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Looking for a cheap Canon lens? Let’s examine your options!
If you’re a new or seasoned photographer, you probably have figured out that it’s NOT cheap to build your lens arsenal. In fact, it’s really easy to find yourself overwhelmed with all of the choices you have and what is absolutely necessary. Do you need that extra f-stop capability? Not necessarily! Let’s look at your options when it comes to cheap Canon lenses, from cheaper to the more expensive. Whatever your budget, sit down and decide WHAT you need in a lens. What are you photographing? Do you want something wide, or a longer focal length for those intimate moments? Here are our top choices for versatile and cheap Canon lenses.
Cheap Canon Lenses Under $600!
Canon 50mm f/1.8 ($125)
This ‘Nifty Fifty’ is a great choice when it comes to versatility in portraits, and scores high on Amazon reviews. Many photographers love the 50mm for many reasons, as it provides a great focal length, it’s great for action shots and even night photography. It’s known for the quick ability to focus and can also capture great movies. Of all the cheap Canon lenses, the 50mm f/1.8 is a GREAT first option for new photographers, along with the seasoned professional. This lens was created in 1990 and is STILL going strong. It’s also the perfect first lens for a kit upgrade!
Pros: Sharp, portable/light, GREAT value for the price.
Cons: The focus ring isn’t great for moving subjects, bokeh is not as noticeable, and reported problems with lens flare.
Why should you buy? This lens is the most affordable for the quality it provides!
Canon 24mm f/2.8 ($129)
Canon’s 24mm “pancake” lens is a great choice if you are looking for a wider focal length while keeping your costs low! This is a pretty versatile lens, great for landscape shots and can even be used as a portrait lens. It’s light and compact, which makes it an even better addition to your lens arsenal. Most reviews of the Canon 24mm are stellar, with a few commenting that this lens could be a tad soft of some focal points. It fits in almost any small pocket and is a great option when hitting the great outdoors!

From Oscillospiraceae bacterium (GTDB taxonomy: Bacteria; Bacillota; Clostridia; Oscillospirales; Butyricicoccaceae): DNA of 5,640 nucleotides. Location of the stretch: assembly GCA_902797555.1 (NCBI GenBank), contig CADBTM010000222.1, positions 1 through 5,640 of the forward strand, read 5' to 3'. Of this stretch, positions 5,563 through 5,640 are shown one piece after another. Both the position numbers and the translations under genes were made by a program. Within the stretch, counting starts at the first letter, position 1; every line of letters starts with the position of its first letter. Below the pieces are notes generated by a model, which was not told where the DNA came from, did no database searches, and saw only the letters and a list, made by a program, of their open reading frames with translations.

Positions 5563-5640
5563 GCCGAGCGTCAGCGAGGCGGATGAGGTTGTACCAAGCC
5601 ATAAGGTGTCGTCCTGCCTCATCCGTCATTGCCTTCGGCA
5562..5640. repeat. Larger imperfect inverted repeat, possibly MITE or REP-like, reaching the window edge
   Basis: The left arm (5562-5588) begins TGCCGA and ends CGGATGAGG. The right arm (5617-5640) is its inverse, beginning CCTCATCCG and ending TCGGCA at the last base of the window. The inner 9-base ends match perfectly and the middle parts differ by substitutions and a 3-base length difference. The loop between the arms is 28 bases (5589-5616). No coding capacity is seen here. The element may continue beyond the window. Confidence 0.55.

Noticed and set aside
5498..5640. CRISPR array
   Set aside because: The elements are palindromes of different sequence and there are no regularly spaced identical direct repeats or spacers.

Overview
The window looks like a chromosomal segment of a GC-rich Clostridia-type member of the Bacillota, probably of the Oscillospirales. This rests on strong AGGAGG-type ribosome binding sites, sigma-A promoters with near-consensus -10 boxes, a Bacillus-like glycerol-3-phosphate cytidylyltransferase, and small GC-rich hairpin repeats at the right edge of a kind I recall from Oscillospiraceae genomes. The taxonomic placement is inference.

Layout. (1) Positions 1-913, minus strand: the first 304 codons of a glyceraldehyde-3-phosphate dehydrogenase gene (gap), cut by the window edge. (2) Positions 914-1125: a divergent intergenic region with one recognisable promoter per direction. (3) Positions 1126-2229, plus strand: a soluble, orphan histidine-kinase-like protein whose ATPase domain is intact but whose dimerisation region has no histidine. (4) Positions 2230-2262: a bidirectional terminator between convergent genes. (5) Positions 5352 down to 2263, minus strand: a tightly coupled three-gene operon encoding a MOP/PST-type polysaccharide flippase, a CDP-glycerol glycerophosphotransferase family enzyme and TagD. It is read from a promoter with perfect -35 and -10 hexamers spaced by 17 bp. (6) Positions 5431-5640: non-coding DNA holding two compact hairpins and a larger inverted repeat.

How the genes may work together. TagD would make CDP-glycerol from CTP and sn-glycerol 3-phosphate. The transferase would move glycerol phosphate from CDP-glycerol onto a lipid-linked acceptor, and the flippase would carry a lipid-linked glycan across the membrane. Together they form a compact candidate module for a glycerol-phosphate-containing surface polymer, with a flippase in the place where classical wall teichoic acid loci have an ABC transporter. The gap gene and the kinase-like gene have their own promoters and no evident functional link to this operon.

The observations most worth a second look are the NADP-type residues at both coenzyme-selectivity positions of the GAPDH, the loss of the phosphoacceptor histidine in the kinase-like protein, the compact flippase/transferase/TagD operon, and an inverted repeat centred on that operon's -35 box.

Pros: Great wide angle, portable, and versatile!
Cons: Can’t get low than 2.8 in aperture (meaning little compression), lacks image stabilization, reported manual focusing issues, and has slight distortion.
Why should you buy? The Canon 24mm is GREAT if you want to throw a light lens in your bag and get great photos! This lens keeps it simple and clean!
For more on why everyone needs a prime lens, read on here.
Canon 50mm f/1.4 ($350)
This lens is one of our top picks for portrait photographers. It’s sharp, fast, and provides that bokeh that we all love, with great depth of field options. For the price, it really delivers on everything that is important to taking a great photo. The Amazon reviews are pretty great, too, and there are more than 1500+. It’s a great choice for smaller spaces, like a standard room or narrow street, also a top choice for photographing indoors and in low light situations.